A step-by-step guide to making gum Arabic based watercolor binder for handmade watercolors
The use of Gum Arabic as a binder dates back to ancient times. The presence of Gum Arabic increases watercolor brilliancy, gloss, and transparency, giving greater depth to each color. It slows down the drying time of paint, and can also be used for controlling spread when painting wet-on-wet.
Watercolor paint is made by dispersing pigments of any colour in different proportions with acacia gum binder. The water in the binder thins the watercolor and transfers it to a surface like paper by acting as a vehicle or diluent. The acacia gum adheres the pigment to the surface of watercolor paper, resulting in a brighter colour by preventing the pigment particles from being dragged deep between the paper fibres due to capillary action.
In this blog, I’ll walk you through the steps to make your own watercolor paint binder, including the ingredients and tools you’ll need. Once prepared, you can use it to make artist-grade handmade watercolor paints.
Ingredients & Equipment
- 50ml Distilled Water
- 25g 100% Gum Arabic Powder
- 10g (~ 2tsp) Vegetable Glycerin
- 5g (~1tsp ) raw Honey or Agave /Rice syrup (vegan option)
- 100% Pure Clove Oil
Tools & equipment you will need:
- Clean mixing/storage jar (used marmalade or apothecary jars)
- Measuring Spoons
- Pestle and Mortar
- Separate, clean jar/dish to measure out the ingredients
- Kitchen Scale (designated for craftwork)
- Measuring cylinder or jug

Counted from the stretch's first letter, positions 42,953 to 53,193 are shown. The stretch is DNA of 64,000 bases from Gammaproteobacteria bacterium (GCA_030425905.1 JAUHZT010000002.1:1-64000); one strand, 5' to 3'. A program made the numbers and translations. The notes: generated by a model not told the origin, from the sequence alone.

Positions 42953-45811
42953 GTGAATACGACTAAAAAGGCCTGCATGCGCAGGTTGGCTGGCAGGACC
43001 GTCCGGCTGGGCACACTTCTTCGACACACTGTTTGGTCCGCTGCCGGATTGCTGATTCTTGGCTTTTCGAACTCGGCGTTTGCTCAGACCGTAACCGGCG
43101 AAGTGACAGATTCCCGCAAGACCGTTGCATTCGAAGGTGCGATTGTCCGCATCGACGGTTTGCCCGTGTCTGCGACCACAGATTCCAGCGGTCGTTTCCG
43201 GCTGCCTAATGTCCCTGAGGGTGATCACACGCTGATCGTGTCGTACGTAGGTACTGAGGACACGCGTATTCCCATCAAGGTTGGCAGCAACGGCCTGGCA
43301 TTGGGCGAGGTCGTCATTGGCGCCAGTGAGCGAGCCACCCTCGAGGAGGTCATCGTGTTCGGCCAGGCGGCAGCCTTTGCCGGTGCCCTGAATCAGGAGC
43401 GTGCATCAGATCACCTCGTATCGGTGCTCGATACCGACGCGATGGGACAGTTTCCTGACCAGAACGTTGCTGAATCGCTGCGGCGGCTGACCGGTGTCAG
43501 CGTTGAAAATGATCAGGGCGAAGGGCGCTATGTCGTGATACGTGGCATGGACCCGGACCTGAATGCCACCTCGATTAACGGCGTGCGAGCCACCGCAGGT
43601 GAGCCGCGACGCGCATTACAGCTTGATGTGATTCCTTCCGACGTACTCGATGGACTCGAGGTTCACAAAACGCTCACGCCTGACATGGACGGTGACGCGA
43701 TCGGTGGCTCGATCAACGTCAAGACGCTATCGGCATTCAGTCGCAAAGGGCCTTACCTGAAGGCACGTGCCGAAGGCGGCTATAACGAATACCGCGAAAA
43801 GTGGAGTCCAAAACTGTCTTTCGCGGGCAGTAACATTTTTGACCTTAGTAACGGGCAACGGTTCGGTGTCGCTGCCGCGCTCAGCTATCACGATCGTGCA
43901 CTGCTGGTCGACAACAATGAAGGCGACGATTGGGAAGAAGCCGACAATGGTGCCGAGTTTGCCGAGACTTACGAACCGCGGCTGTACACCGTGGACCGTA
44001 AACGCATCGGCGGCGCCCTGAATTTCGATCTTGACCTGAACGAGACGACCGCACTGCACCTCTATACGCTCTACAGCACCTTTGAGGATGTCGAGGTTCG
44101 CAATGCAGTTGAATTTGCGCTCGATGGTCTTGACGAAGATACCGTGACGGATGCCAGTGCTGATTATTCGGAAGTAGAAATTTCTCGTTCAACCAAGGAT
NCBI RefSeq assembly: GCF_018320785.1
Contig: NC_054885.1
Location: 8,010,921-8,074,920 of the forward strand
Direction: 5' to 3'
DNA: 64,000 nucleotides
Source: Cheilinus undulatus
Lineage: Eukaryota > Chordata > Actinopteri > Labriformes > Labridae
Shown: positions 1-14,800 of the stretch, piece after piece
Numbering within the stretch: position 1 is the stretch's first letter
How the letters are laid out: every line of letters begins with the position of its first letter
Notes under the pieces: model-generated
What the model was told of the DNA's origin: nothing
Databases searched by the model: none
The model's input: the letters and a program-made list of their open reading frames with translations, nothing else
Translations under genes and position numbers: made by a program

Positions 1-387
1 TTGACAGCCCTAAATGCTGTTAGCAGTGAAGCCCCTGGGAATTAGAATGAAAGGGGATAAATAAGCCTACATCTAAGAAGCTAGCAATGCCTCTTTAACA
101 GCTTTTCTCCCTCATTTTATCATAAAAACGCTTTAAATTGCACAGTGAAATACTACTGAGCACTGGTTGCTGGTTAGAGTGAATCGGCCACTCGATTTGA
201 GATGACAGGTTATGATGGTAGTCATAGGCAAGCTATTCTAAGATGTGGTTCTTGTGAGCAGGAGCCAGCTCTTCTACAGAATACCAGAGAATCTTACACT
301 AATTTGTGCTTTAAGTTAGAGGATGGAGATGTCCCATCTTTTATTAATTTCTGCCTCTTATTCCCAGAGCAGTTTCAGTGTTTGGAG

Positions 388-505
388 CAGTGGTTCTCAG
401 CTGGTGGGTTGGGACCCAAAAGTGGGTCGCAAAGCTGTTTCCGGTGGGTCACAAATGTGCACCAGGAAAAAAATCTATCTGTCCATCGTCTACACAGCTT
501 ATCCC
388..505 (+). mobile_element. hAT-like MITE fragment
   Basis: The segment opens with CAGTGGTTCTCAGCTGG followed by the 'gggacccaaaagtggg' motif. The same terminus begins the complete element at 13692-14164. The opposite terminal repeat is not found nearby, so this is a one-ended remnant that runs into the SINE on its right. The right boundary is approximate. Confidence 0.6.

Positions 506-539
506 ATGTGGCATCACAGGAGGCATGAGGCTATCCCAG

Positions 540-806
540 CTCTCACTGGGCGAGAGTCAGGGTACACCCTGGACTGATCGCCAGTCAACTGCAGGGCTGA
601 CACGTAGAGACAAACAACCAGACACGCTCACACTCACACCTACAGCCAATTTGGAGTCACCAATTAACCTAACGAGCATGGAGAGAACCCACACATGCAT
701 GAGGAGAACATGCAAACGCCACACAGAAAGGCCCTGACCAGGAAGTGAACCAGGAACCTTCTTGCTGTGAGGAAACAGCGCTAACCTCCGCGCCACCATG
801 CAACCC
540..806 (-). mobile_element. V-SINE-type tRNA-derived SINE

- Microwave, kettle or stove (optional)
Method of making watercolor binder
1. Gum arabic is the hardened sap of the Acacia senegal tree, which can be found in arid countries stretching from Senegal on Africa’s west coast to Pakistan and India. The sap produced by the Acacia tree dries to a translucent, brittle, honey-coloured ‘crystals’ of resin. It has a sticky, emulsifying property that holds other substances together, making it an essential ingredient in making watercolor paints and botanical inks.
2. Measure 25gm of gum arabic resin and pound it into a powder using a pestle and mortar. Alternatively, measure powdered gum Arabic powder.
3. Dissolve 25gm of gum Arabic powder in 50ml of cold or warm distilled water. Using warm water facilitates the dissolution of honey; pure honey is harder to dissolve than one that contains impurities (mainly sugar syrup). Slowly pour the water into the contents, stirring constantly to break up any lumps.
Gum Arabic takes some time to fully hydrate and dissolve in the solution. As a result, I leave the solution undisturbed for 24 to 48 hours, until all of the gum arabic molecules are hydrated and have entered the solution.
4. It is important to use distilled water because the minerals present in the tap water can alter the properties of your watercolor paint.
5. When using resins of gum Arabic, strain the mixture through a muslin cloth to remove any fragments of bark or other contaminants. If you’re using powdered gum arabic, you can skip this step.
6. Add 1tsp of honey or plant-based syrup (vegan option) to the binder solution. I always use locally sourced honey for making binder solution. Adding a humectant such as honey makes the paint more fluid and easy to work with later. The honey draws in more of the water. Without the honey, the watercolor pan will take a long time to rewet and ‘release’ any pigment onto the brush.
7. This step is optional, but you can also add 2tsp of glycerine to your solution. I generally don’t add glycerine to my paints except when making paints using the natural green earth pigments.
8. To extend the life of the binder solution, add a few drops of essential oil as a natural preservative to prevent the growth of mould and bacteria.
9. Store the finished binder solution in a cool and dry place or a dedicated refrigerator.
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